I don’t even know if I’m doing all right or not. I could simply repeat the question, but that’s so banal. And while I’m at it, should I email my landlord to say that he has a cancer patient living under his roof? Sometimes he turns up on the doorstep unannounced.

In fact, I want to yell that you’re here without mentioning you, do you know what I mean?

By the way, do you happen to know why all the series on Netflix have the same colour balance? As if they’re all using the same filter. Or can my eyes only make out the vintage look? The same for NPO. Do you think that colour and hues change over time? What’s your experience of time like anyway? Have you read Kairos, by Joke J. Hermsen? I suspect that you tend to muddle up different perceptions of time. Catapulting me from one side of a room to another as it were. Kairos, chronos, kairos, chronos.

Do you think my preoccupation with death will eventually tail off? How come you’re so routinely linked to death? Is it an ingrained belief or pure ignorance?

Where do fruit flies come from and why are they in my house in winter? They’ve been in the bathroom lately – no sign of fruit in there.

Have people died of chemotherapy? Or perished before the treatment even started? Not because you’re that big, but from the shock. Or from all the attention lavished on them. Is it possible to die of too much interaction? What about the comment: ‘I don’t mean it like that’? What to make of it?

If I were to call off the treatment, how soon would I die? Right now you’re hurting – I can’t lie on my stomach – but if I don’t have it treated, will you grow so big that I won’t be able to pick anything off the floor? That I won’t have big breasts but a big tumour – humour – hah!

By the way, who decides whether something is negative or whether one is merely critical? Don’t you think the two are often confused?

Also, should I be specifying which items I’m going to leave to whom, or not? I just want to make sure my sixty-two diaries are safe – how does that work? And the cremation, the music: should I make those decisions now or am I dead already?

In The Road to Damascus August Strindberg wonders whether the living may be damned already, our only certainties are birth and death. The time in-between is merely

waiting time. You decide what to do in the meantime. Meantime, in-between time.

Are all these people dead? the He in The Road to Damascus asks.

Can one be dead, without suspecting it? To which the answer is:

The dead maintain that they don’t know the difference.

That’s so sick: maybe the whole lot of us are dead already?! My desk, my plants, my laptop, these letters, none of it exists!? Day Night Light Still doesn’t exist. I’m working on air. My existence: air!?


You’re telling me to stop being stupid, aren’t you? But how is it possible that literature, philosophy, art and faith are all about life and death? Are my questions beginning to irritate you? Asking questions is essentially the same as laughing: cracking open.

I’m reading I Still Have Not Told the Garden by Pia Pera. She writes that since her illness she has begun to notice just how pervasive the subject of life and death is. Strange how often we talk about illness and death. The topic seems to dominate, or am I having these experiences, these conversations because of my condition? Nonetheless, I have the impression that books, films, that everything revolves around this theme.

I recognise this, but I’m sorry it’s happening now and not around, let’s say, my eightieth. Until recently I never saw any sick people. Now all I see are people without arms or legs, I see people in wheelchairs, with walking frames, people with crutches, with other applicances, I see women wearing too much make-up, bitter looking men, children, teenagers, no, even people my own age acting much older than their years, people endlessly scrolling on their smartphone, I see smoking, coughing, pale, hacking, limping people and men with a wee bag strapped to their leg. I hear conversations about the weather, about the children of friends, as well as wheezing breath. Oh man, sick people everywhere. What kind of bubble did I live in before?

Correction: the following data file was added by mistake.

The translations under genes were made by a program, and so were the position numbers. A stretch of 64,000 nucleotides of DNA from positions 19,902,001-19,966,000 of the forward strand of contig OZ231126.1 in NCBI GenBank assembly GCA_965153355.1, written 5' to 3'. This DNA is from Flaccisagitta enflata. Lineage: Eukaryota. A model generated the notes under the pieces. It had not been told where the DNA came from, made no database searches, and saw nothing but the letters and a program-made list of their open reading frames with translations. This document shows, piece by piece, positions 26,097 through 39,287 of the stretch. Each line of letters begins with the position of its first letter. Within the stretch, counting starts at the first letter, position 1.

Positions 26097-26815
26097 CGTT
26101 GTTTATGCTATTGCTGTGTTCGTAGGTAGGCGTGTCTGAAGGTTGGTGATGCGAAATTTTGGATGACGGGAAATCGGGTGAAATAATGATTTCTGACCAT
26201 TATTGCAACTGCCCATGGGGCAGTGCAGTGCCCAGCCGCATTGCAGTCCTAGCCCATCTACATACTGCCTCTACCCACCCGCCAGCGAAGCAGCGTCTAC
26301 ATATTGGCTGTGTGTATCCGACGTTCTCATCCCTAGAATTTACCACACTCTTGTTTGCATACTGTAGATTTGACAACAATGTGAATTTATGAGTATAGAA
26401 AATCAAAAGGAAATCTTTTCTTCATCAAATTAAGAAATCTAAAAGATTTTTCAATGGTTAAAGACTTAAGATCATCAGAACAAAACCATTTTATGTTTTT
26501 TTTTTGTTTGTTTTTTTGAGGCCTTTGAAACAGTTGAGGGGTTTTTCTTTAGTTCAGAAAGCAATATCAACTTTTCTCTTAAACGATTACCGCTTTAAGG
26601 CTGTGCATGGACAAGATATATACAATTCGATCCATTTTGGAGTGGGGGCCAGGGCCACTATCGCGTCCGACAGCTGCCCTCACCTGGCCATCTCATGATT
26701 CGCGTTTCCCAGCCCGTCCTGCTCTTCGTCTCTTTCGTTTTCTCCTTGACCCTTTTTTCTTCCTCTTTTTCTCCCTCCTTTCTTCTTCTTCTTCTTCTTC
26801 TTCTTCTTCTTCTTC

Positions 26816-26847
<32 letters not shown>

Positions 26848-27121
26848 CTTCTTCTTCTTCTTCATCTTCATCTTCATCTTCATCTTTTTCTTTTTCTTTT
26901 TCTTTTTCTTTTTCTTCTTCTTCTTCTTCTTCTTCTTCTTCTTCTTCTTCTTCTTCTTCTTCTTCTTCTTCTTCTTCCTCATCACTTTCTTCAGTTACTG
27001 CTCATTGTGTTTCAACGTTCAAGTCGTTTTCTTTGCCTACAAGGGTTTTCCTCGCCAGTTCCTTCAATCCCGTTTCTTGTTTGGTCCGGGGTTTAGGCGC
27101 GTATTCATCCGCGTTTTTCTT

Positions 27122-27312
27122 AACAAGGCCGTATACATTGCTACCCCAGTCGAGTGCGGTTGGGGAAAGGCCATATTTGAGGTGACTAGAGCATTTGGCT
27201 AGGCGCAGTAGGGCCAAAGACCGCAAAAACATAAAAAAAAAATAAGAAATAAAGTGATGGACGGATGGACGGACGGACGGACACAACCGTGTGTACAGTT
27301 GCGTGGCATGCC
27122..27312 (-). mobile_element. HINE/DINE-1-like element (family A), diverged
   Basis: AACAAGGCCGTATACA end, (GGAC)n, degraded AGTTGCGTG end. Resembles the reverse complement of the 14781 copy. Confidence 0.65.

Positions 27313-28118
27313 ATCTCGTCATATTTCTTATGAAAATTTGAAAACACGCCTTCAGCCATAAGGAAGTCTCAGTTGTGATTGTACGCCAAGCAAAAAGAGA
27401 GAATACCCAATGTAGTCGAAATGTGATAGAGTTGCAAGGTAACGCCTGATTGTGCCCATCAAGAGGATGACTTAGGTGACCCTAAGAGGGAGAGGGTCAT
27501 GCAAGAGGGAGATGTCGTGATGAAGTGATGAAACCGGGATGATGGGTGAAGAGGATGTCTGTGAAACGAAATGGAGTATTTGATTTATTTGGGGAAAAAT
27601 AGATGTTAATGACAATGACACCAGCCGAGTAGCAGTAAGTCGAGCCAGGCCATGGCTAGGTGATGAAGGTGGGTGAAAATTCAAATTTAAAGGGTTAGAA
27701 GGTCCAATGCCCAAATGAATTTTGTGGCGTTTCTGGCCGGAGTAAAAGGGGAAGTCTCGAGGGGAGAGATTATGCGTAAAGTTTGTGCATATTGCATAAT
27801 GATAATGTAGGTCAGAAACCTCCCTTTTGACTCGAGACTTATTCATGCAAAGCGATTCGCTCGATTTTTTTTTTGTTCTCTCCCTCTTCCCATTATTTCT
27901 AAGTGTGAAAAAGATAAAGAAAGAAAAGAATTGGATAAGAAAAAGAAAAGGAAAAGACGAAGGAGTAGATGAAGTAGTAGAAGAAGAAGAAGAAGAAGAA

Do you happen to know whether birds have a sense of smell? This afternoon

I was eating a sandwich in my favourite spot outside and when I opened my bag all these pigeons, crows and gulls came flying. Sandwich finished, birds gone. And I’m not feeding them, you know! Immanuel Kant or Friedrich Nietzsche also explored the subject of laughter. I ought to look into this, but reading is difficult: my eyes hurt and I can’t get my head round their language right now. Do you know anyone who’d want to give me private philosophy lessons? And who’d teach me mnemonics too: I tend to confuse all these philosophers. Yes, please arrange that for me, it’s the least you could do for me.

And hey: do you know why it is that – given all the literature there is – relatively little is written about you? I’m talking about good literature here: profound, imaginative, bold, playful, something with great language, rhythm and beauty and something I can learn from.

Susan Sontag says that poetry about cancer is too intense for the reader. What if it is, then aren’t you effectively maintaining the distance between patient and the rest? Are we supposed to pretend it’s not happening instead?

Sure, there are books by former cancer patients and by the loved ones of cancer patients. But these are stories told with hindsight. Never during, in the here and now, and besides: there’s always a partner attached to the patient. A love, and then suddenly love takes over the story. Then again, finger up the arse.

Did you know that many men enjoy receiving a finger up the arse as they climax? This baffles me – I mean, not the actual fact, more the secrecy surrounding it: the fact that men don’t mention it or even joke about it, while also wanting it. They don’t tell their partner, but visit prostitutes instead! Which makes me wonder: the climate’s going to hell and yet you’re creating a taboo about a finger up your arse.

When you’re gone at some point – I’m counting on it – do you promise not to come back? I don’t want to spend my whole life living in fear, fear of a second attack.

That you’re the kind of person you make a point of not inviting to parties, but who turns up anyway and overstays their welcome.

Right, one more question: do you happen to have any ideas for dinner tonight?

I really can’t be bothered to cook.


Translated by Laura Vroomen